The industrially important non-conventional yeast Komagataella phaffii suffers from low rates of homologous recombination, making site specific genetic engineering tedious. Therefore, genome editing using CRISPR/Cas represents a simple and efficient alternative. To characterize on- and off-target mutations caused by CRISPR/Cas9 followed by non-homologous end joining repair, we chose a diverse set of CRISPR/Cas targets and conducted whole genome sequencing on 146 CRISPR/Cas9 engineered single colonies. We compared the outcomes of single target CRISPR transformations to double target experiments. Furthermore, we examined the extent of possible large deletions by targeting a large genomic region, which is likely to be non-essential. The analysis of on-target mutations showed an unexpectedly high number of large deletions and chromosomal rearrangements at the CRISPR target loci. We also observed an increase of on-target structural variants in double target experiments as compared to single target experiments. Targeting of two loci within a putatively non-essential region led to a truncation of chromosome 3 at the target locus in multiple cases, causing the deletion of 20 genes and several ribosomal DNA repeats. The identified de novo off-target mutations were rare and randomly distributed, with no apparent connection to unspecific CRISPR/Cas9 off-target binding sites.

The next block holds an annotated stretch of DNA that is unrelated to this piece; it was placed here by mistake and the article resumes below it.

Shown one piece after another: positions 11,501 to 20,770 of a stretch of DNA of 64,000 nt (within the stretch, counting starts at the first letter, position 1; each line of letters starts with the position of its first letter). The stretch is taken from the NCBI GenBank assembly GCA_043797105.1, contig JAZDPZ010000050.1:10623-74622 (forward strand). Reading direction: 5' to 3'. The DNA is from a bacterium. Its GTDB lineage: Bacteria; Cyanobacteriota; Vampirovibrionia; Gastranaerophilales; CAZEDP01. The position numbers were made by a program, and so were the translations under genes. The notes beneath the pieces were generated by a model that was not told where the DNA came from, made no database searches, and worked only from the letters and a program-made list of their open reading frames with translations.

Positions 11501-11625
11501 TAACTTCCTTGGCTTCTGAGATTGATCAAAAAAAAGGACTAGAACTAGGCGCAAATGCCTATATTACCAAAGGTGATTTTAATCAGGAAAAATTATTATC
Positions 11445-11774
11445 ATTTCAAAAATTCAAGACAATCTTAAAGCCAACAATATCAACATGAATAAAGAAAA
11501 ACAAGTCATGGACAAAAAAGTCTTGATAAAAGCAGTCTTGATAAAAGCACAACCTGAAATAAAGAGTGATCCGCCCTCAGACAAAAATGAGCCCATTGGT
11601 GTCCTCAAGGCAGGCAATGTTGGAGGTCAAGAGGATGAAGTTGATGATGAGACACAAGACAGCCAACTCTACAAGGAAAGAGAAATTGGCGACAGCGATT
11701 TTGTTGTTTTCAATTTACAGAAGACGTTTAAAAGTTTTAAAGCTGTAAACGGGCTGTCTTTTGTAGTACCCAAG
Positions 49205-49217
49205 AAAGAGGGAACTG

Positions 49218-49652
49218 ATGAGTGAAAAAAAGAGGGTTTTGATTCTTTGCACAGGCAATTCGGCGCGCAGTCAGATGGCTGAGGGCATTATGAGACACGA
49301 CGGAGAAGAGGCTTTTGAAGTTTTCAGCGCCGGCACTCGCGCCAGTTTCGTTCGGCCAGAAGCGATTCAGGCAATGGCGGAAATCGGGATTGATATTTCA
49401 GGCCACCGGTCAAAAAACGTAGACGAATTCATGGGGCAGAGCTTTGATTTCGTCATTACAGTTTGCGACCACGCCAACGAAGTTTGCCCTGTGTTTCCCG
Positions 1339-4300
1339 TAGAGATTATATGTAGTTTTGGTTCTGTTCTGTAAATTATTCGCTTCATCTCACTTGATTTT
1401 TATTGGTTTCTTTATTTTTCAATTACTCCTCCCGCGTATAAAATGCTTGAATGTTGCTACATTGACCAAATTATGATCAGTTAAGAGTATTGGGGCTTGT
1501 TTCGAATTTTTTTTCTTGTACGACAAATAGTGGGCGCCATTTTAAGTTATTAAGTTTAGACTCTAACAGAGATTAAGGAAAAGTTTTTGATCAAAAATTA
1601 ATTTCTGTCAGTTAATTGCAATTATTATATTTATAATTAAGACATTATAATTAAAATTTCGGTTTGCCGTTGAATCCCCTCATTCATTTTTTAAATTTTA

Keywords: CRISPR/Cas technology; genome analysis; non-conventional yeasts; non-homologous end joining.